This ANZAC Day we're honoured to share this 2015 piece by Andrew Ferguson.
Honouring Stan Carpenter...
32 hours ago
St Helens' dominant performance ensures Hull's bravery is unrewarded in Grand Final debut. St Helens 26 Hull 4.
St Helens, the masters of Old Trafford, won their fourth Super League Grand Final, and their first for four years, despite a mighty first-half effort from unlucky Hull.
Three tries in 13 unlucky minutes on either side of half-time put paid to the challenge of the team which has chased Saints the strongest all season. Just like Huddersfield in the Challenge Cup final, Hull played well enough for long enough to embarrass most teams. In the end, though, the suspicion that has been growing all season was confirmed; in 2006 Saints were simply in a class of their own.
With all but a handful of Old Trafford's 73,000-ticket capacity sold out in advance the Grand Final was already setting a new record. So, in their first appearance, were Hull as the longestpriced outsiders since the event was inaugurated. That was not out of disrespect to their achievements this season, but in deference to a St Helens side that finished eight points clear of them at the top of the table and looked the best equipped team in the competition all year.
Hull warmed up in tracksuit tops bearing the name and number of their former team-mate Steve Prescott, who is waging a battle against cancer. There was another layer of emotion on what already felt like a highly charged night for a club that has come so far in recent years.
A promising first Hull attack was spoiled by Shayne McMenemy's knock-on as both sides struggled to communicate in the deafening noise. Hull were the more relaxed and enterprising of the two and they came desperately close to taking the lead after seven minutes. Paul Cooke's long pass sent Gareth Raynor racing for the corner, only for the winger to be carried into touch by Paul Wellens and Jamie Lyon and have the try disallowed by the video referee.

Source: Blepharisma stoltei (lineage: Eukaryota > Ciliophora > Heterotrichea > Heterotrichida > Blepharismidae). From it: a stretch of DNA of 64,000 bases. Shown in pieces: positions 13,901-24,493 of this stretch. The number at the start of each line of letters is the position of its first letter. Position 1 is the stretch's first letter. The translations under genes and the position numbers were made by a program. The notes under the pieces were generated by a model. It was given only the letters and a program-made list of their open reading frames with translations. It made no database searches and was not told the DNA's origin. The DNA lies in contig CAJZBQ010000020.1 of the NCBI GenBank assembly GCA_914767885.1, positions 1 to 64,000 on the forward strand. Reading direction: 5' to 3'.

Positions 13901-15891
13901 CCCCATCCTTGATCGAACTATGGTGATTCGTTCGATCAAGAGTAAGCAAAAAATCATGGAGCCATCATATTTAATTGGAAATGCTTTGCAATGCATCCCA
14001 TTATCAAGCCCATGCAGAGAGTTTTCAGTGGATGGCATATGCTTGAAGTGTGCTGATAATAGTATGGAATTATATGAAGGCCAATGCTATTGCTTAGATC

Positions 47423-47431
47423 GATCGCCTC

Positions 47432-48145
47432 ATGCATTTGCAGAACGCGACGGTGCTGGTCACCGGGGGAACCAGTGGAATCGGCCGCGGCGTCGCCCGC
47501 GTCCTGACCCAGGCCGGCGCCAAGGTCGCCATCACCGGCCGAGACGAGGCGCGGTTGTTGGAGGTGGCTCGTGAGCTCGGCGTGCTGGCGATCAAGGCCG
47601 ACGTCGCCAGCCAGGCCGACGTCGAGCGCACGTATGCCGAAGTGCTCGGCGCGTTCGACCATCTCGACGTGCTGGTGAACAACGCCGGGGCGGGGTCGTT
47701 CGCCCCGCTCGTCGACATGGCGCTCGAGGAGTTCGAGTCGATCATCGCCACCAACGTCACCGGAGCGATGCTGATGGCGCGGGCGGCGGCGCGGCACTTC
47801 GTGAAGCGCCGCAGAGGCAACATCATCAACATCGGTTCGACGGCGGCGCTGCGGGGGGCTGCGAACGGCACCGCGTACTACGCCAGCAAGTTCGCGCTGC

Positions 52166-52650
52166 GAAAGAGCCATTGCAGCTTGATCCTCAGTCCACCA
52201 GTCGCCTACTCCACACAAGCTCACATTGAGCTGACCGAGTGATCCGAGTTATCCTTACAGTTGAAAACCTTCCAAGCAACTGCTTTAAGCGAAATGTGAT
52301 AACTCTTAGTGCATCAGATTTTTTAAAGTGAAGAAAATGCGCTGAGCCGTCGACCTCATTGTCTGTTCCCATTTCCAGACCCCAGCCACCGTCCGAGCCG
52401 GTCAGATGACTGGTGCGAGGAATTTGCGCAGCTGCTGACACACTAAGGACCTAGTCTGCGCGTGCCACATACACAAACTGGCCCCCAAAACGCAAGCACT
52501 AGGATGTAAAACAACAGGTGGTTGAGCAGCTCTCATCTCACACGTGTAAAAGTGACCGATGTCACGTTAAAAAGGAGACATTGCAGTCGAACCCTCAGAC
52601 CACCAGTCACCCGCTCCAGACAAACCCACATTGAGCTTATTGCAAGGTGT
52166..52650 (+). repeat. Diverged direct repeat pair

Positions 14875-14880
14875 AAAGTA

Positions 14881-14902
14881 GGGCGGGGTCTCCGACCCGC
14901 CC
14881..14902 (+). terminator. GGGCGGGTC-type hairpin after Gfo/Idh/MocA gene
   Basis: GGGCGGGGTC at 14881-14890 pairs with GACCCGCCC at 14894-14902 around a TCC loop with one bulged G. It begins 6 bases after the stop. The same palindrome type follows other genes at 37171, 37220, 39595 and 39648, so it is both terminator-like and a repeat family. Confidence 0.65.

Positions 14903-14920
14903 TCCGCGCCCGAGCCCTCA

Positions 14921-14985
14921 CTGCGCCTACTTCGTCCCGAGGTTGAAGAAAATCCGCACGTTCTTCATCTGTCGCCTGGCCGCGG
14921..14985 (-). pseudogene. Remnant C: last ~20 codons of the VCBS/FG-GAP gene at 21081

Mistakes from Jon Wilkin and Francis Meli continued to give Hull opportunities to attack and Saints were hanging on in defence and hopelessly disjointed when got the ball. Typically, however, they scored with their first real assault, Sean Long finding room to measure a shrewd little kick to the corner and Meli winning the race to touch down. Lyon narrowly failed with the conversion attempt but, hugely against the run of play, Saints were ahead, giving them the confidence to keep the ball alive on the last tackle the next time they got into Hull territory.
Hull did not succumb, and soon they hit back. Cooke kicked high for the wing and neat handling by Motu Tony and McMenemy sent Sid Domic over. Cooke's touchline conversion came back off the post.
Lyon's break then produced a rare wasted pass to a vacant wing; his next foray gave Ade Gardner a real chance, foiled by Shaun Briscoe's immaculate tackle. It was a moment typical of a half that was short of points but full of incident and quality.
The complexion of the game changed a minute before half-time, however, when Leon Pryce took a pass from Long and found the sort of gap in the Hull defence that had not been there for the first 39 minutes. Once through, he was beyond recall and Lyon's successful kick gave Saints a flattering lead at the interval.
That gave Saints understandable confidence at the start of the second half. They soon got their reward, James Roby, one of their bright young emerging talents, retrieving a loose ball and getting it back to Jason Hooper, who slipped it short to Willie Talau. Finally, Saints seemed to be taking control.
A couple of minutes later that was beyond dispute, Long again kicking with pinpoint accuracy and Gardner outjumping Raynor to juggle and touch down. Just to rub it in, Lyon landed the goal from the widest of angles.
Hull roared back, and an exchange of passes between Richard Horne and Lee Radford could have produced a reply, but their attack petered out when Domic's pass went forward.
Saints were in clinical mood now as they took advantage of another turnover of possession, Keiron Cunningham taking a return pass smuggled out by Maurie Fa'asavalu to go over.
Brave Hull never stopped trying to play fluent rugby after that, but like the rest of Super League, they had been left in Saints' wake.
St Helens: Wellens; Gardner, Lyon, Talau, Meli; Pryce, Long; Anderson, Cunningham, Cayless, Gilmour, Wilkin, Hooper. Substitutes used: Roby, Graham, Bennett, Fa'asavalu
Hull: Briscoe; Tony, Domic, Yeaman, Raynor; Cooke, R Horne; Dowes, Swain, Carvell, McMenemy, Radford, Washbrook. Substitutes used: Whiting, G. Horne, Wheeldon, King,
Referee: K Kirkpatrick (Warrington).
Dave Hadfield is a rugby league writer and the league correspondent for The Independent UK newspaper.